TVNZ’s updated rethink on how it handles stories – a consequence of Radio New Zealand’s controversy over altered foreign news content – is a timely reminder that good journalism relies not only on trust but on checks and balances.
Every functional newsroom relies on trust: It is both top-down and bottom-up. An editor (or whatever newspeak title you wish to create for the person responsible for the overall editorial output) must trust the heads of each part of the editorial structure and, through them, the cascade of staff down to the most junior. Everyone from that junior up must trust the decision-making and stewardship of those above them.
Very occasionally, that trust is broken by someone who – through malfeasance, poor judgement, or human frailty – goes rogue.
That happened at RNZ in June when inappropriate editing of foreign wire stories was discovered. It led to an independent enquiry and a raft of recommendations for change within the public broadcaster. The RNZ enquiry’s report can be found here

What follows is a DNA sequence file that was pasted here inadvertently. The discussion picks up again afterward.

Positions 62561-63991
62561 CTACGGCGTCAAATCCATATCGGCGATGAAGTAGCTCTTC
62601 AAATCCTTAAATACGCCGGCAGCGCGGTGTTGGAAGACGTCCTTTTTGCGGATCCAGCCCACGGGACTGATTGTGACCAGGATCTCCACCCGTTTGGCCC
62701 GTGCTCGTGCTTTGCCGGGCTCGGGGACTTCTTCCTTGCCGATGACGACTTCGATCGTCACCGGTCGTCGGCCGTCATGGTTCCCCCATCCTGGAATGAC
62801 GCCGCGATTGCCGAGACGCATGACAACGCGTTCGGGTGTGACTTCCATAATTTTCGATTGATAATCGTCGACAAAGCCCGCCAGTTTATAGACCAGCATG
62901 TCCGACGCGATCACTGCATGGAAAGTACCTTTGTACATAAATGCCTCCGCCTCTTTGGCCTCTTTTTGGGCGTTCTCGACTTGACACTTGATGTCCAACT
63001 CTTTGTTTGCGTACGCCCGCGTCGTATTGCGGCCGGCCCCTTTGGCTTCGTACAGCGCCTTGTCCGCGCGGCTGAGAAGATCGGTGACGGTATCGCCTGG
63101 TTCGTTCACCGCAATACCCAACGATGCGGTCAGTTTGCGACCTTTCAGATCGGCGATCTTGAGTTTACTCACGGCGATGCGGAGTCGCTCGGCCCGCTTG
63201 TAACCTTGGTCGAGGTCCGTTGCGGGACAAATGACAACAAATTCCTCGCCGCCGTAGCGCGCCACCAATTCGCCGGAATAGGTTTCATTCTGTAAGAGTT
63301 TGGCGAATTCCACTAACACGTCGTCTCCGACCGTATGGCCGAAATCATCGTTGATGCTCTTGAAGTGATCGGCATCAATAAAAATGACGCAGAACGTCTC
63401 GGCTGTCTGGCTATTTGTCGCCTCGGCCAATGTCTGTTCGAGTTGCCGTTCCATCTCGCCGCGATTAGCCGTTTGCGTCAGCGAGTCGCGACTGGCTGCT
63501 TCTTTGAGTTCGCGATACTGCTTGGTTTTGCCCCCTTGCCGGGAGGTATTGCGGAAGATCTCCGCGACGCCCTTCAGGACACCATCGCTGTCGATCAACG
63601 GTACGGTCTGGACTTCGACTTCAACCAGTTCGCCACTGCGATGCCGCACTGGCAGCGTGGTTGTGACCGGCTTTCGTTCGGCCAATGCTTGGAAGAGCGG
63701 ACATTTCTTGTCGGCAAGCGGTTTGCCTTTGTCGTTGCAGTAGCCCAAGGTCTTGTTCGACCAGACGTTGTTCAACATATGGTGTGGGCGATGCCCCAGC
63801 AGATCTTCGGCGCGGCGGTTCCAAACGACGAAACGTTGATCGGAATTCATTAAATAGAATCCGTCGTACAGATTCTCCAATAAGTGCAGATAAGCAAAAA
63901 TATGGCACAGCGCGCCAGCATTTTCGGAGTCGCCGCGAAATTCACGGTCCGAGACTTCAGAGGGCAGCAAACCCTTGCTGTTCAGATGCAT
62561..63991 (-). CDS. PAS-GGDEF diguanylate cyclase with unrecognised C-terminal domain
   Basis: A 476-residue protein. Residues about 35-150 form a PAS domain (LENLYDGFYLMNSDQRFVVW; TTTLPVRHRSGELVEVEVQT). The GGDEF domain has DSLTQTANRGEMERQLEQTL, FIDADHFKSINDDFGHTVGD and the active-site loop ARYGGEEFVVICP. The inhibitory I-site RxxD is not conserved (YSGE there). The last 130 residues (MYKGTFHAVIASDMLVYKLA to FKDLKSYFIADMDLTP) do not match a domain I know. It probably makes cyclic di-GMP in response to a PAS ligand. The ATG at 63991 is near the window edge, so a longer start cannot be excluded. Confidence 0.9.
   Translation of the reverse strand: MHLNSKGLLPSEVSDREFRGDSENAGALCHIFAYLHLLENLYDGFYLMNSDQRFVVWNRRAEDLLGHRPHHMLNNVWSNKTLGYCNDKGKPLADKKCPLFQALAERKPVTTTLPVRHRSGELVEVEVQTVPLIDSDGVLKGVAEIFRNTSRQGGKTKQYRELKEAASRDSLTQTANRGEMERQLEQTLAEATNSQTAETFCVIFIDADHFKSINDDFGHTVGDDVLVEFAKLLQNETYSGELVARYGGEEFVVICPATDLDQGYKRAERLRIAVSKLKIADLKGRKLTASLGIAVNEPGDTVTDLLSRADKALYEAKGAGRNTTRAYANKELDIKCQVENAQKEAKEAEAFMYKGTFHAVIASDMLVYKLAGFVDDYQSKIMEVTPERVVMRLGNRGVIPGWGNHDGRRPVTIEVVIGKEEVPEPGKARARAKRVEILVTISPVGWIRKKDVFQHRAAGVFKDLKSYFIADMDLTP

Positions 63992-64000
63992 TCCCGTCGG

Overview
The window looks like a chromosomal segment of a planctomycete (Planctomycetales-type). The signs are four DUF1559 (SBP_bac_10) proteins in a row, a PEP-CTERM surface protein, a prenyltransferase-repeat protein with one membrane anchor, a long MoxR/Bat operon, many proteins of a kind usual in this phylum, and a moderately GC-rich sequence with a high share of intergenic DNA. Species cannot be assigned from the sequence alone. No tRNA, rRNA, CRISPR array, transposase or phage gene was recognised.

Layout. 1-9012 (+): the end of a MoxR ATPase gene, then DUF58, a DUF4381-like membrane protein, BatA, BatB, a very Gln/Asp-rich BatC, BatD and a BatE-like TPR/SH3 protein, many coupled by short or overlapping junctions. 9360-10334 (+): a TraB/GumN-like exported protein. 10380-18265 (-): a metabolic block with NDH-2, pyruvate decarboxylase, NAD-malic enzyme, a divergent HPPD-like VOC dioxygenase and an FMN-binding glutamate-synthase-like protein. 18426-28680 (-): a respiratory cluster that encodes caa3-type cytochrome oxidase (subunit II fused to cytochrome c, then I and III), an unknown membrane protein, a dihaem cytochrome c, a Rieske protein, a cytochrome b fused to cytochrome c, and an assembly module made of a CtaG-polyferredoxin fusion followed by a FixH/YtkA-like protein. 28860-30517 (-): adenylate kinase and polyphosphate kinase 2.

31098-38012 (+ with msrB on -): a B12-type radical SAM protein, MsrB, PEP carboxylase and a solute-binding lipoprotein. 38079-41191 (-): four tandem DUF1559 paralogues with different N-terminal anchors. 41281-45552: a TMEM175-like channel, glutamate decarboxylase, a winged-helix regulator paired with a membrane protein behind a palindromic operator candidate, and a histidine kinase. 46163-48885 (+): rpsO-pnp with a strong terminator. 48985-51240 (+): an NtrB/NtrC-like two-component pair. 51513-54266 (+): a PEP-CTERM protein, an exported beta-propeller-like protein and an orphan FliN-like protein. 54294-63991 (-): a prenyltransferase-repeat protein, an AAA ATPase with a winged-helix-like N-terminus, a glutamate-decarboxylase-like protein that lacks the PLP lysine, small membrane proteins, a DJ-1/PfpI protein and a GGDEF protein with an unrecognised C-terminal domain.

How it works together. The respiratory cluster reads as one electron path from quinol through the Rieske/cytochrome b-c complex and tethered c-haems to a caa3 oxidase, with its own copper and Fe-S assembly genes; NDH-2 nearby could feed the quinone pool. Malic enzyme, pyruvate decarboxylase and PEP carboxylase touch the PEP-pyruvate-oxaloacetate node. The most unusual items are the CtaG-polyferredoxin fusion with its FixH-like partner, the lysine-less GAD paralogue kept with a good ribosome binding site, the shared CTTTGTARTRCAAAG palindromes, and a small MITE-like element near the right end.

No such breakdown of trust occurred at TVNZ. When the RNZ scandal broke, then chief executive Simon Power ordered a review of his own organisation’s handling of news stories. General Counsel (now interim chief executive) Brent McAnulty found no similar breaches of editorial policy but nonetheless made 11 recommendations to improve processes.
McAnulty’s report preceded the release of RNZ’s independent enquiry and TVNZ has now revisited its findings in light of recommendations in that enquiry. The result is a further series of recommendations by current TVNZ senior counsel Michele Lee that have implications for editorial news handling processes. You can find the updated report here
The update recommends refresher training on upward referral and on disinformation, reviewing software and systems, and re-assessing resourcing levels in the newsroom. Continue reading “TVNZ sends timely reminder on vital news processes”